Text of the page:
I haven’t had and still don’t have much time for gaming. The amount of work and stress in my new role, at my new employer, is a bit staggering. On the bright side is that I enjoy the work, the people, and my role. There’s a lot of satisfaction gained from achieving the level of work that we’re producing. However, lots of process improvements need to take place to reduce the chaos, on top of every team being over-committed and understaffed. That classic corporate tale playing out yet again.
When I have had time to play, the Q3 3.7.x patch has breathed new life into the game with hand mining, in-game ship rentals, ship purchases, caves, the 890 Jump. For me, the Mack Daddy improvement is consistent ship logout and re-spawn.
One of the things I’ve despised since the PU arrived was the Super Mario re-spawn at a static point mechanic. It’s anathema to being in a so-called persistent universe and forces players to restart their adventure each time they log into the game. This is the opposite of a persistent world and how MMOs work.
Logging out via the bed in your ship has been in Star Citizen for a while but never worked consistently. 3.7 corrected that issue. Once I verified it was working reliably, I wanted to use the mechanic to become acquainted with the first capital sized ship in the game, my Origin 890 Jump. I’m happy to report that I’m still faring the skies of Stanton aboard the same instance of my 890 since the 3.7.x patch.
Learning My Way Around
The 890 is a superyacht that sails in at a whopping 210 meters of pure luxury with 64 rooms at your disposal. You can hear a small overview of the 890 Jump when it was merely a concept, on my YouTube channel. Amenities include sumptuous captain’s quarters, (4) guest suites, bar, dining, executive conference, sauna, swimming pool, fully decked out kitchen, medbay, crew quarters with entertainment areas, cargo bay and a hangar. That’s a whole lot of ship. My only complaint is the overly sterile style and lighting. I wish the entire ship had the ambiance from the sauna and pool area. I’m looking forward to when we can customize the interiors a bit. My plan for the 890 is to do luxury RP style tours, run Murder Mysteries parties, and dinner theater. My goal, for now, is to simply enjoy the ship, become intimately familiar with the layout and how she flies.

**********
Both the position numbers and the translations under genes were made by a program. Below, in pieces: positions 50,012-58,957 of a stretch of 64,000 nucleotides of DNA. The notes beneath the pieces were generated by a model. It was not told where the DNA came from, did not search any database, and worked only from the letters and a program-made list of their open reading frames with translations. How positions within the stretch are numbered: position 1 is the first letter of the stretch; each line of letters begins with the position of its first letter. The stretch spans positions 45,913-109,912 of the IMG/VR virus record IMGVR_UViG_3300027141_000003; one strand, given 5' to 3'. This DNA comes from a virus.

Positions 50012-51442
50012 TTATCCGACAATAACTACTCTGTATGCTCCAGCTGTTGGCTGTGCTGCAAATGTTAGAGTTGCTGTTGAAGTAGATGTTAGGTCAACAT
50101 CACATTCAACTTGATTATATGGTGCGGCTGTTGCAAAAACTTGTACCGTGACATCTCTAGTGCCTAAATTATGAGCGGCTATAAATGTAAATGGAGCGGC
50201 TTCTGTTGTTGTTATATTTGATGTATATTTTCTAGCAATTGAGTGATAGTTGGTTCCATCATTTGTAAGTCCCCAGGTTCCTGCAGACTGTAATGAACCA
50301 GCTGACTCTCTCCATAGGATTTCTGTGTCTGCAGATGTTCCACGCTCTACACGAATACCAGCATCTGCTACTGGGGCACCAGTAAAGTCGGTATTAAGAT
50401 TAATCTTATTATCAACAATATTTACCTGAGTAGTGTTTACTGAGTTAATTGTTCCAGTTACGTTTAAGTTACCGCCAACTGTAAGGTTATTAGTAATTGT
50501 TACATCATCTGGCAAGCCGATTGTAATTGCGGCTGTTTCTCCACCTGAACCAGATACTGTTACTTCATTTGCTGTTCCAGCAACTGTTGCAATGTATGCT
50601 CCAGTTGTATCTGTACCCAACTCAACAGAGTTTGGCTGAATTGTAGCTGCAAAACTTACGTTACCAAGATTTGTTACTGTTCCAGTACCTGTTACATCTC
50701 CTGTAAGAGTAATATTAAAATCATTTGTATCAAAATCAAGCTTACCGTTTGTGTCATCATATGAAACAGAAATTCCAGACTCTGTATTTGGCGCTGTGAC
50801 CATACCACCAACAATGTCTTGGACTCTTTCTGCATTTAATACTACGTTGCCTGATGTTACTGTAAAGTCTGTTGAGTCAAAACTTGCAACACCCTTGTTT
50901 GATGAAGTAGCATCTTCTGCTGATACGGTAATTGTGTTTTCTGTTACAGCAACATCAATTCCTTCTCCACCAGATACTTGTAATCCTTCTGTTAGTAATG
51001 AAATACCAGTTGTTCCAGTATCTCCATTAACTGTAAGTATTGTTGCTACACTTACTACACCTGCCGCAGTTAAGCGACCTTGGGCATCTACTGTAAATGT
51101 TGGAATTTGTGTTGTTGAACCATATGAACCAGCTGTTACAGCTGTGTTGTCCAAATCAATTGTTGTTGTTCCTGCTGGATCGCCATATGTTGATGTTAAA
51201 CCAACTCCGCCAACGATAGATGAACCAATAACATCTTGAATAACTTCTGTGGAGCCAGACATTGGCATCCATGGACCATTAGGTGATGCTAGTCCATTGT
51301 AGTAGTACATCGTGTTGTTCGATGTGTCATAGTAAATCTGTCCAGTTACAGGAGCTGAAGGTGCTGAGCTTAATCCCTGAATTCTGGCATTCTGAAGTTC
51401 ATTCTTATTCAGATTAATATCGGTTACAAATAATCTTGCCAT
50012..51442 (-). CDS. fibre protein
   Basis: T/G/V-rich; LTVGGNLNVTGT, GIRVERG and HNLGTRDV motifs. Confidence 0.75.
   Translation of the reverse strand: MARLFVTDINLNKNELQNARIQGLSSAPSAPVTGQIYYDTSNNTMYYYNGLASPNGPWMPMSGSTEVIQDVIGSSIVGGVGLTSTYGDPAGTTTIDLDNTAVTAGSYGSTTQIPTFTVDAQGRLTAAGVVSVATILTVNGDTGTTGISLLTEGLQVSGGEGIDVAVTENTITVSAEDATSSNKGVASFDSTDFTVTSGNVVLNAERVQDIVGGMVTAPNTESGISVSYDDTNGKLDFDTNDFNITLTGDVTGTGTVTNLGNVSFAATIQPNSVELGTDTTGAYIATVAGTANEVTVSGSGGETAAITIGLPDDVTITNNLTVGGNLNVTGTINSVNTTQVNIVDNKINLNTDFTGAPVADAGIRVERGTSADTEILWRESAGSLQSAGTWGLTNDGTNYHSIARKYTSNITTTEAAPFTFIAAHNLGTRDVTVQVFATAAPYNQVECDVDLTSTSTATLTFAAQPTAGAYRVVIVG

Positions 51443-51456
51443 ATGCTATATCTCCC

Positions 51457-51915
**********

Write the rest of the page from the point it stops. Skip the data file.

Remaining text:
Living Among the Stars
I backed Star Citizen to live among the stars with only passing sojourns to exotic planetside locations. I would have been happy with the initial plan of just having the capital cities and hero landing zone locations. I don’t want an apartment or permanent housing situation on a planet – zero interest. Outposts? I’ll be thrilled to build them for others using my Pioneer. For me, I’d only consider it if I can farm produce to supplement the food production I plan to do on the Endeavor.
Having consistent bed logout has been amazing. I’ve done a whole lot of nothing but enjoyed it nevertheless. I loaded my Dragonfly hover-bike and the Prospector mining ship on the 890. With those two on board, I’ve been roaming the skies and moons of Stanton. I hadn’t bothered with the ArcCorp moons. There was nothing of interest for me to do there until now. With the 890, I set her down where I choose and disembark with the Prospector to scan for hand-mined gems. I use the Dragonfly to drift above the planet or moon surface, looking for the new harvestable items.
What I’ve enjoyed the most, however, is merely parking my ship wherever I want when I need to log out. The next time I have a few moments to play, I have, without fail, been returned aboard my ship every time. The amount of time in between sessions doesn’t seem, or the logout doesn’t seem to matter. I’ve logged out parked next to Port Olisar, floating next to an R&R station, in the middle of space or engines off parked on a planet, and it’s been flawless. I even crashed twice and have been successfully recovered aboard the ship – back in the medbay, which seems so apropos. It’s a small but meaningful step forward that the persistent universe is finally starting to actually feel like a universe.